Removed Motivation[edit]

I removed this; 'It is often used by people who do not want to commit to the label of 'bisexual' because they feel it has negative connotations or they are still unsure.' from the start of the article, because not only is it uncited, I don't believe there is anything you could cite to back this up, it's merely an opinion on the motivation of people who choose to self-describe this way, a motivation that wouldn't be apparent or expressed by the very nature of them supposedly trying to pretend that this isn't the motivation, as though they would say 'oh yes, I say I'm bi-curious but I'm really actually bi-sexual, but I like to avoid the negative conotations of that, so I won't say I'm bi-sexual... er... except I just did. Bugger.', the second part of the sentence, ' or they are still unsure ' is redundant within the article.Number36 00:44, 20 July 2007 (UTC)

To be honest, I'm as bemused by your example as you presumably are by my edit. I'll accept that the second part is redundant but I don't think everything can be cited - I wasn't passing it off as factual information, just something to clarify/give a rounded view. But I'll accept your edit...I don't think my statement added to the article but it didn't devalue it either...I was just trying to bulk up what is a pretty lean item. Yohan euan o4 01:29, 20 July 2007 (UTC)

The Reference[edit]

The reference stated is obviously a lesbian source, but being bi-curious is not a female only thing. Could we also find a reference from a male oriented site?C. Pineda 06:39, 26 July 2007 (UTC)


Below were external links. Please see ELNO. Possibly re include as inline citations?

Cptnono (talk) 11:01, 12 September 2009 (UTC)


This is just a dictionary type definition so far. It also lacks references to establish notability (i.e. that this is a distinct topic with enough material to create a full article). Since this term is basically an overlap between Questioning (sexuality and gender) and bisexual, the article should be merged into those articles as appropriate and this page turned into a disambiguation page, linking to bisexual, questioning and wiktionary wiktionary:Bi-curious. Zodon (talk) 06:57, 4 October 2010 (UTC)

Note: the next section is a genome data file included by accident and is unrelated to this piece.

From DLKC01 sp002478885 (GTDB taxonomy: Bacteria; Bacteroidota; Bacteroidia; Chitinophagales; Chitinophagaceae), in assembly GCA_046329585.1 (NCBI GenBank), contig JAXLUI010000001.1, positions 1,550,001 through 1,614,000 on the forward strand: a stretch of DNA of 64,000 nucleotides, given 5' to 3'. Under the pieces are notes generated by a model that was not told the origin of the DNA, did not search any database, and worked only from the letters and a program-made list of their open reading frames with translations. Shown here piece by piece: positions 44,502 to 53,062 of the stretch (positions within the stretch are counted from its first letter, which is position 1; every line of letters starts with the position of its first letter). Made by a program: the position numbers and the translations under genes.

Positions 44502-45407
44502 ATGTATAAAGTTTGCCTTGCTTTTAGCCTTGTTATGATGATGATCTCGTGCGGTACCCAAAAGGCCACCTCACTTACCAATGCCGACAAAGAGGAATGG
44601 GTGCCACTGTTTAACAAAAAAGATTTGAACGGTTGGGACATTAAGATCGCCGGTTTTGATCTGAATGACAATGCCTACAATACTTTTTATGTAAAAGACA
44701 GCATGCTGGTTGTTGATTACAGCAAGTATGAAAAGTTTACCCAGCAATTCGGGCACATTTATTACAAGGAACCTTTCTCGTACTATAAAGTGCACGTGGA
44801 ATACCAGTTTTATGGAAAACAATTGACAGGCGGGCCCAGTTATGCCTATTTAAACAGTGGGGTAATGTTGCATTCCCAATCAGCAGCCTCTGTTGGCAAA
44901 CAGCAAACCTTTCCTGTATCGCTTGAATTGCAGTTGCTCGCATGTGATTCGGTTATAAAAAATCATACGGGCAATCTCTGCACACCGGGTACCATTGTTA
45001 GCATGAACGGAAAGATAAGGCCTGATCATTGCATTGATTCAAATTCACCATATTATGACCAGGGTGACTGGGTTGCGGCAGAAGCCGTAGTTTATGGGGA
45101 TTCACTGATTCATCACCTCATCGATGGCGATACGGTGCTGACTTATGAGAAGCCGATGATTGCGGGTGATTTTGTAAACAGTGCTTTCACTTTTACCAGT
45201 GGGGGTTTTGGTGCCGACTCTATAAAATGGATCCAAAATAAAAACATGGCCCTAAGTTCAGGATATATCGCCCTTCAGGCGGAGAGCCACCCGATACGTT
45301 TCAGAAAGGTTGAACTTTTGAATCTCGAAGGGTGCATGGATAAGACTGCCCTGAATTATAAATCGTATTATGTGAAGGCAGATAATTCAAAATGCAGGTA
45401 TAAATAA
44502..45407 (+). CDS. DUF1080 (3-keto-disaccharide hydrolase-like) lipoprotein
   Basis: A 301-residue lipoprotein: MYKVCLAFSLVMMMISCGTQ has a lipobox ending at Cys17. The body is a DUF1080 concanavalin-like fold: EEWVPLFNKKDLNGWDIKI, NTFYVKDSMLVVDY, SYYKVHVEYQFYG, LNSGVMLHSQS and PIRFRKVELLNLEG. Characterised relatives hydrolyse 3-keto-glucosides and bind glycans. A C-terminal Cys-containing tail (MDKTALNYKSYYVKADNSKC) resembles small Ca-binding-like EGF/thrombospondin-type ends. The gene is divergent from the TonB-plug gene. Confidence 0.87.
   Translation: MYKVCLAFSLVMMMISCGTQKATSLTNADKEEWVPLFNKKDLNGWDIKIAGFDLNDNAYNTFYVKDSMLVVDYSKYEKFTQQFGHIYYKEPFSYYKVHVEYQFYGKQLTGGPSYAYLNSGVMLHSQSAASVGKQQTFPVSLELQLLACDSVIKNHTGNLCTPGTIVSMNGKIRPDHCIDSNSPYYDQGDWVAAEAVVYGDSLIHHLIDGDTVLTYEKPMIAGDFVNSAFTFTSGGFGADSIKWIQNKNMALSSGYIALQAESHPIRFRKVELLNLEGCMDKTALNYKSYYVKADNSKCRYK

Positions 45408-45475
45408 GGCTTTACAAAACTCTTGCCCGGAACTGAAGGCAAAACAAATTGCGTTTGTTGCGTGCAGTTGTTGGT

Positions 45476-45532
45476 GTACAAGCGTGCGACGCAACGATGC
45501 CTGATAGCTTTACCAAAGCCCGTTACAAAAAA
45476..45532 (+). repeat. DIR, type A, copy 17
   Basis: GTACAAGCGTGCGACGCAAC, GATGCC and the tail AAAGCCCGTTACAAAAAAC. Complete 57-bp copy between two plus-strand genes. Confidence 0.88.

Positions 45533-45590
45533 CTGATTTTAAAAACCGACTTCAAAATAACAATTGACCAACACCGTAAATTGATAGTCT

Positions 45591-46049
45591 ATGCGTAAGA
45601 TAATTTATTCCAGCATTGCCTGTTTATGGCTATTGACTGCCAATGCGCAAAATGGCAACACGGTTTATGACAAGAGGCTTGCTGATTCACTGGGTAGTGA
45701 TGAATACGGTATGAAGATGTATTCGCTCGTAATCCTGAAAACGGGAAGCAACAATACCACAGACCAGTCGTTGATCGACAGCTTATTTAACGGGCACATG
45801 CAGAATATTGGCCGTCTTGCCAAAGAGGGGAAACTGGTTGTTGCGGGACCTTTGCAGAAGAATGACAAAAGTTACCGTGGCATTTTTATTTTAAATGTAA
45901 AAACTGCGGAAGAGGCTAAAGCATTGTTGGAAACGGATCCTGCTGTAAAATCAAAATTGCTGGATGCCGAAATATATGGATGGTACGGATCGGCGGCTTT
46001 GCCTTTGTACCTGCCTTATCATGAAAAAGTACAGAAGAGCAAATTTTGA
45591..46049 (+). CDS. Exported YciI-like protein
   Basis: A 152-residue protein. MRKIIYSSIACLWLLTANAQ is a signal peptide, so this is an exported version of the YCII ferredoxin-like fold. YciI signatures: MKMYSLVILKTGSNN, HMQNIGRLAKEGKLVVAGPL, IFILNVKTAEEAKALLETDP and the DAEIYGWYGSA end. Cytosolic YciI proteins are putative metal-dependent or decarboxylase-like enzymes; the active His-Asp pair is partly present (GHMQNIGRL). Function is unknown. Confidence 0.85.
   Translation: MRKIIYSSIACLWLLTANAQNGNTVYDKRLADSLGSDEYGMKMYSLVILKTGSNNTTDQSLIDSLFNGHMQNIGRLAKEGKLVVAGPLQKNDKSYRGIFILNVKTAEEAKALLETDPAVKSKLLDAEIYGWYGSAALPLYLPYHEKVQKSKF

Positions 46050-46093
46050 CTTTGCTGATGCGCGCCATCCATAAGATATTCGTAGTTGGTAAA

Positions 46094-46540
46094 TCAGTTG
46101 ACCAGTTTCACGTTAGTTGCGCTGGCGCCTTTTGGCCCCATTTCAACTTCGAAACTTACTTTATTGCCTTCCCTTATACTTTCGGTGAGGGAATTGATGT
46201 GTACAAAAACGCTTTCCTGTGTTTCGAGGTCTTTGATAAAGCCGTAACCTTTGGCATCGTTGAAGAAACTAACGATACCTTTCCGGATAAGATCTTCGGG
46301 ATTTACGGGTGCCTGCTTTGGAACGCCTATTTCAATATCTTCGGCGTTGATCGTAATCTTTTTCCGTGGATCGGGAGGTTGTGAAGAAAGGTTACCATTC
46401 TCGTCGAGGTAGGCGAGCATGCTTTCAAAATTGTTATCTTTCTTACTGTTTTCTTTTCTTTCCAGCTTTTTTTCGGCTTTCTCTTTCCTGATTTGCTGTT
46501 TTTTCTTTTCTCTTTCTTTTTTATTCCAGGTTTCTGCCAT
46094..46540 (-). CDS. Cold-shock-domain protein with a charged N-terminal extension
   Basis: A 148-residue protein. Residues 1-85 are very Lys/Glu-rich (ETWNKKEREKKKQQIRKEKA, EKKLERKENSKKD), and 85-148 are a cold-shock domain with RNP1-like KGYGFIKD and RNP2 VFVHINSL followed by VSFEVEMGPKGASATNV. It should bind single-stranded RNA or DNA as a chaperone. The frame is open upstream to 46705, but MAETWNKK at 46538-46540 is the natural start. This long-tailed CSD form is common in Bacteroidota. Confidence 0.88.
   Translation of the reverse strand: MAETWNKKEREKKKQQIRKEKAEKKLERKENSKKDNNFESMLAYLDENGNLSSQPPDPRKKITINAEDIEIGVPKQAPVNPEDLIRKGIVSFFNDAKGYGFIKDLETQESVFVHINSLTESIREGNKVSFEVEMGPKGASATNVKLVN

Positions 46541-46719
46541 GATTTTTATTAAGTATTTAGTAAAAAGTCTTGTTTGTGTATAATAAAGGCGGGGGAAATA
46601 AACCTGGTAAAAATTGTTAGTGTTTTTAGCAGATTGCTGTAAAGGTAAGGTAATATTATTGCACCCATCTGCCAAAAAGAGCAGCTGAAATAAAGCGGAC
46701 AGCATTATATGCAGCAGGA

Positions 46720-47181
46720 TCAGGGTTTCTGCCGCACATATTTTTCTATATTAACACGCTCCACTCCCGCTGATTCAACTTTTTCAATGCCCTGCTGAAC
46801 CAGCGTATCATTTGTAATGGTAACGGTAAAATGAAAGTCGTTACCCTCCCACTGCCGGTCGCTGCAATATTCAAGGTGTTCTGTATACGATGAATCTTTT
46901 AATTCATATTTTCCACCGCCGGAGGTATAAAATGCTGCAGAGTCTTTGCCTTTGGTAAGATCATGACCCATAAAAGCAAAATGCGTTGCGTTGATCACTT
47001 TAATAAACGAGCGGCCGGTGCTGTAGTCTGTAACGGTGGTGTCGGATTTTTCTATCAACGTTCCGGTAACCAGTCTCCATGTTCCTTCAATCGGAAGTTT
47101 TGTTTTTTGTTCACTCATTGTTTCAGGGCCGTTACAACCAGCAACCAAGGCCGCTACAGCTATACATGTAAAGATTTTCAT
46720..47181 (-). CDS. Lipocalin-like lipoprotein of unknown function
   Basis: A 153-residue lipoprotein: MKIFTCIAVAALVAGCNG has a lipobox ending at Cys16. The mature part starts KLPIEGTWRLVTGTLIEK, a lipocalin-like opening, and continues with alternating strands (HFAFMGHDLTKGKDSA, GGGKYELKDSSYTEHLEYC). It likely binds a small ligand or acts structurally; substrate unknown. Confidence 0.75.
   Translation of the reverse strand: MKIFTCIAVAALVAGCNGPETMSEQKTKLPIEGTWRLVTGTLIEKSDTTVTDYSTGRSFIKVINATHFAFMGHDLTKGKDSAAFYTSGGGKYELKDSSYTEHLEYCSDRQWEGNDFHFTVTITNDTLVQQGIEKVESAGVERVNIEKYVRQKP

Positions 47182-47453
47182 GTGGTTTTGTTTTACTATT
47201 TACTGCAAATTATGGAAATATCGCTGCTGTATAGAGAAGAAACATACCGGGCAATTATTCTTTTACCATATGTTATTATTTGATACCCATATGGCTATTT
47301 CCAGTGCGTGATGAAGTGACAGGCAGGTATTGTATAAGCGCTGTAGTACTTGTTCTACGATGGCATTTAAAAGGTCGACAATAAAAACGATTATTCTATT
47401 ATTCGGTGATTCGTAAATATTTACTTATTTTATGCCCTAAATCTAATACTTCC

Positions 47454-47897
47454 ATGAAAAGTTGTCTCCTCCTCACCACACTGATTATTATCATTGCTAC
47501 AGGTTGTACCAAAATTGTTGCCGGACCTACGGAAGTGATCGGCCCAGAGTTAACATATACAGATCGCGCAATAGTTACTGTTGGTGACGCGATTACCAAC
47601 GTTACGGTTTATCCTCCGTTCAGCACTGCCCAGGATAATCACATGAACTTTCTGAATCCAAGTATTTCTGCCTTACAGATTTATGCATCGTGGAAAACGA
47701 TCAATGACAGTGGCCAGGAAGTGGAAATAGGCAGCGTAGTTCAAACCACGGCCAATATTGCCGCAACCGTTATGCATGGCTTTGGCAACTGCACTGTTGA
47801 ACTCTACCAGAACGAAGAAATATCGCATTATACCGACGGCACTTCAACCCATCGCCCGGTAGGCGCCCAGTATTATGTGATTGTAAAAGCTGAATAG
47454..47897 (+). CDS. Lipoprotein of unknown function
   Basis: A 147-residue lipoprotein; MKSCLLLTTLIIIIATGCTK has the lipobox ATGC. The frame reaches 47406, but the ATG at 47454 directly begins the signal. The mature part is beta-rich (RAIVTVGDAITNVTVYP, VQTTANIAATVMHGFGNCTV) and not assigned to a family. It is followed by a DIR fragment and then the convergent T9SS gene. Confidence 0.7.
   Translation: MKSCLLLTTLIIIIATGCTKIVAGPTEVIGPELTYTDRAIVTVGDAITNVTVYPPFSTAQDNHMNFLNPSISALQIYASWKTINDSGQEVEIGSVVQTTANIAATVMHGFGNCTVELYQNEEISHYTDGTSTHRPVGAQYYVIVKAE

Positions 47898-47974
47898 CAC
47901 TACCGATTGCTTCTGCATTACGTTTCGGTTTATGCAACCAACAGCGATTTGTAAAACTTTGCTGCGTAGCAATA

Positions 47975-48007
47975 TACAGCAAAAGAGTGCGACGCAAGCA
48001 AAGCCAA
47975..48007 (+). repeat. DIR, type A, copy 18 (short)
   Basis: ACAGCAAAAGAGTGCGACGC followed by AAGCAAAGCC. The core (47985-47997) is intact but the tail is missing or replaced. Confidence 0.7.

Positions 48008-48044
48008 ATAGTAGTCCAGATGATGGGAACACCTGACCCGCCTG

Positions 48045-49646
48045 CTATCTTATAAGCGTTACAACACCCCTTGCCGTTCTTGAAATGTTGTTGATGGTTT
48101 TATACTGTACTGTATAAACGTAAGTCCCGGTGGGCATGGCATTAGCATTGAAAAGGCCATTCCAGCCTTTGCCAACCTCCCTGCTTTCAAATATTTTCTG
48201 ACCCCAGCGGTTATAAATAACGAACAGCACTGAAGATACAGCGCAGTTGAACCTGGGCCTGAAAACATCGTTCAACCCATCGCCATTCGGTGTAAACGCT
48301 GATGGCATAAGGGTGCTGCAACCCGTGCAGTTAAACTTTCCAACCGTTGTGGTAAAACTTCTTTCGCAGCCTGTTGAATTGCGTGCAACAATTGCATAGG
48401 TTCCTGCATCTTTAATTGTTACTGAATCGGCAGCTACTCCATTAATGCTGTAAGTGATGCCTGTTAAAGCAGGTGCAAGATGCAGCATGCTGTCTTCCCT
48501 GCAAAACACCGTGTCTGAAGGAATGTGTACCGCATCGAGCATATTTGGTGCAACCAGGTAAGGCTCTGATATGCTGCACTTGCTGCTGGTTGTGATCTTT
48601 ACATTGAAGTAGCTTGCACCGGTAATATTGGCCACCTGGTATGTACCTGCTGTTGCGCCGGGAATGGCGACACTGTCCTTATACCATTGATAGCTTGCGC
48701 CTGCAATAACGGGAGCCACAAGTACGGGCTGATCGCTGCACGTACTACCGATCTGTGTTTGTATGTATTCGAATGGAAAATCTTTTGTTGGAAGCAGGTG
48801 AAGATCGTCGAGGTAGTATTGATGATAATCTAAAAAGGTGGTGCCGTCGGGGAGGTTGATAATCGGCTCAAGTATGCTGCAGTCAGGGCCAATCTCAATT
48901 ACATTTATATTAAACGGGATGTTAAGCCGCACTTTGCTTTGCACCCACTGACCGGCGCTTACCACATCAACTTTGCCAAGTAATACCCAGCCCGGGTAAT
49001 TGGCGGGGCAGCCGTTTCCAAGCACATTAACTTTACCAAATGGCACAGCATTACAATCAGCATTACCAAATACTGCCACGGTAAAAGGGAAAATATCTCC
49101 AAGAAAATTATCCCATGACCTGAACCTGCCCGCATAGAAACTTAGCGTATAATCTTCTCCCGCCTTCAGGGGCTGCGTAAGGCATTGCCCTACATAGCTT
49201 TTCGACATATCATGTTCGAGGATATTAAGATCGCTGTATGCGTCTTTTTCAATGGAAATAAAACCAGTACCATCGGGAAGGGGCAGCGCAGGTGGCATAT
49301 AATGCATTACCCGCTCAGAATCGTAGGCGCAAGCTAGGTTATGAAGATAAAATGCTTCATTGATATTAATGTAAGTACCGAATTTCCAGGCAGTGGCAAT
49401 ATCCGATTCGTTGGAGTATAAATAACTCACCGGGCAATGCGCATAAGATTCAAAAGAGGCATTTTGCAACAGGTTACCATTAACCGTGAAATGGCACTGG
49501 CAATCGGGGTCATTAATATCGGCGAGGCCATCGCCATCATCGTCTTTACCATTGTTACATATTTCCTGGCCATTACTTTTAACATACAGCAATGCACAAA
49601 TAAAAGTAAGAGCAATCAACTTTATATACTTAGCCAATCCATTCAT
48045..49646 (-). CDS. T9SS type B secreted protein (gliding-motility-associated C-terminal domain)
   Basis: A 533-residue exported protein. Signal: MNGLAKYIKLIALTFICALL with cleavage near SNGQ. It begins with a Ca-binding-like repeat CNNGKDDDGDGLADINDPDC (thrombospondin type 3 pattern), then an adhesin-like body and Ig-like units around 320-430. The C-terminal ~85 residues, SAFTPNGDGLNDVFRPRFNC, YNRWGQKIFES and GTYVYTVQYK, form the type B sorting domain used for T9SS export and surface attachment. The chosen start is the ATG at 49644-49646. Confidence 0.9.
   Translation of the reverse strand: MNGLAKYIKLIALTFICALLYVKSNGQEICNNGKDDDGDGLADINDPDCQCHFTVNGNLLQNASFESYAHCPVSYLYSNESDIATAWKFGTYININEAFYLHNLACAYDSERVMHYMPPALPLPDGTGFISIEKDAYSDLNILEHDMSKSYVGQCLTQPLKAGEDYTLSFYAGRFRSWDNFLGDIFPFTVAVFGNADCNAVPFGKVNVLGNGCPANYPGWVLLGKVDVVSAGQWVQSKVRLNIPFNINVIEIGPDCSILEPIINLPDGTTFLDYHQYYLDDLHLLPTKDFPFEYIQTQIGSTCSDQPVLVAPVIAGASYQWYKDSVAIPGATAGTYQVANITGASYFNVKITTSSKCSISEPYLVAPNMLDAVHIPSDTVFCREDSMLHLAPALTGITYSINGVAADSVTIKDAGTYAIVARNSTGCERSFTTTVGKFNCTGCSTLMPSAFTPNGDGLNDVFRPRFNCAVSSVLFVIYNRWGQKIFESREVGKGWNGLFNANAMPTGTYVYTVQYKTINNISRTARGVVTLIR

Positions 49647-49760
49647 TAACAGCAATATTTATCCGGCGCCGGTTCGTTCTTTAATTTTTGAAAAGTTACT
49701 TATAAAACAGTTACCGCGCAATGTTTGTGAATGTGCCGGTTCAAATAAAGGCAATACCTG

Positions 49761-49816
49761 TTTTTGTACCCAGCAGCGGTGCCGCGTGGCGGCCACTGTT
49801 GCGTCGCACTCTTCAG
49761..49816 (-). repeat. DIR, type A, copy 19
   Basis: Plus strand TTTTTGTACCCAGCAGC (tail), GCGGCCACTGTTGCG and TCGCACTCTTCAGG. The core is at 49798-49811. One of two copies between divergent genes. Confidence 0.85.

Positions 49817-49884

Thinking the same thing myself. I think the dab might be overkill. Anyway I recommend you be bold and just do it. Lionel (talk) 19:26, 4 October 2010 (UTC)
I object to it being merged with Bisexuality, as questioning/being open to the idea of being sexual with the sex you do not prefer does not mean that the person should be considered bisexual. It seems very logical to merge it into the Questioning (sexuality and gender) article, however.
About not having enough sources to back this term up, I wouldn't say that. I'm sure there are enough, starting with whatever valid material can be found on Google Books. Until then, it should likely be merged. Flyer22 (talk) 23:31, 10 January 2011 (UTC)
I tweaked the article to this until it is further fixed up or merged with the Questioning (sexuality and gender) article. Flyer22 (talk) 21:37, 13 February 2011 (UTC)
Tweaked the intro too. Flyer22 (talk) 21:55, 13 February 2011 (UTC)

Is this really a stand alone article, or should it be merged into a Glossary of LBGT terminology or List of terms relating to homosexuality? --Uncle Ed (talk) 17:21, 24 January 2012 (UTC)


I have reverted back to the non italicised version. Applying BRD I will state my reasoning for reverting.

  • Italics are only used under specific circumstances. They do not apply here.

Chaosdruid (talk) 19:51, 25 June 2011 (UTC)

The heterosexuals place in a bisexual vortex[edit]

I want to contest this part of the description for Bi-curious because I think it has left out another possibility